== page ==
Opinion Colombia’s toxic battle against crops that won’t go away

Government soldiers stand guard as former FARC guerrillas and locals play billiards in Antioquia, Colombia, last July. (Joaquin Sarmiento/AFP via Getty Images)

María Teresa Ronderos and Andrés Bermúdez Liévano are, respectively, director and editor of the Latin American Center for Journalistic Investigations (CLIP).

There’s an old saying: The definition of insanity is trying the same strategy repeatedly, while expecting different results. This is precisely what Colombia has been doing with its illicit coca crops: returning over and over, as we have during the 20-year-long War on Drugs, to the aerial spraying of these crops, fruitlessly hoping they disappear.

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President Iván Duque’s administration wants to resurrect this strategy, arguing that it is the most effective shortcut to achieve significant reductions in coca crops, which grew from 118,000 acres in 2012 to 380,000 by the end of 2019, according to the latest census of the United Nations Office on Drugs and Crime. The administration of former president Juan Manuel Santos had suspended the spraying in 2015 after a study by the International Agency for Research on Cancer reclassified glyphosate as a probable carcinogenic substance.

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By insisting on the same strategy, the government will crash into the same failures of the past. Only this time, it will have an aggravating circumstance: the country’s new social and political reality.

This is not the same Colombia of the end of the last century. Back then, state agents couldn’t enter vast territories to develop a plan for the voluntary substitution of illegal crops with legal ones, because the Revolutionary Armed Forces of Colombia (FARC) targeted the officials that tried it. The idea of air-spraying crops was born out of this difficulty, according to an interview with retired Gen. Óscar Naranjo, former vice president of Colombia. The government also conceived that strategy as an urgent measure to subtract power, wealth and territorial control from the FARC. The goal was taking away its coca as a strategy of war.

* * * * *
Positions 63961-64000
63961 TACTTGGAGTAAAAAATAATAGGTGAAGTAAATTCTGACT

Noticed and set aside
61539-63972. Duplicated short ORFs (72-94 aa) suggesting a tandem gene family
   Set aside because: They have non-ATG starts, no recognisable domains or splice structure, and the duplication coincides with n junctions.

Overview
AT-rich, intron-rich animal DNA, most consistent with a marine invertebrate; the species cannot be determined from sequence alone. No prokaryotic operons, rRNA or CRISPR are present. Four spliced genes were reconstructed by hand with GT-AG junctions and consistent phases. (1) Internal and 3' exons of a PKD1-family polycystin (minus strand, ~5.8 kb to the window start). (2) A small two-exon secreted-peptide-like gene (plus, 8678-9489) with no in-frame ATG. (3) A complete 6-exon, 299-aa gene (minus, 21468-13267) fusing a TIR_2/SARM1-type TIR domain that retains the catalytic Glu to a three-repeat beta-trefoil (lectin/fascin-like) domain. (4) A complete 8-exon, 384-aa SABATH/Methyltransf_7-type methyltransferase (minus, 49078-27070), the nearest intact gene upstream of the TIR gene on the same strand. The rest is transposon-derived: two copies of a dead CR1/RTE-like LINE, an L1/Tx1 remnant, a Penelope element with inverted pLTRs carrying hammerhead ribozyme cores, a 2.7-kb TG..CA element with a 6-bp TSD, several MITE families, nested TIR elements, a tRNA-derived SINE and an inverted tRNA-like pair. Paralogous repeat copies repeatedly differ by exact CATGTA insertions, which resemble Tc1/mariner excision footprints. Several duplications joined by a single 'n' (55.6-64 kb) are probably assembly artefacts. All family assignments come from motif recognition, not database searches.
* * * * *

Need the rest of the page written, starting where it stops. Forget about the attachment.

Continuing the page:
But the FARC has been demobilized as a result of the peace agreement signed in 2016. According to the current High Council for Stabilization, 93.5 percent of the 13,998 guerrilla members who laid down their weapons still fulfill their commitment to the agreement. There are still some dissidents of this guerrilla group and fighters from the National Liberation Army (ELN) in combat. In most of the territory, however, the government could undertake, without security challenges, a vigorous substitution of crops with the participation of coca growers, with more lasting results.

A decade ago, Miguel García Sánchez, a professor at Colombia’s University of Los Andes, studied the relationship between the local political culture and the drug business. He found that “eradication in any of its forms would have negative consequences in terms of participation and trust in government institutions” and that this effect “would be stronger in the case of aerial spraying.”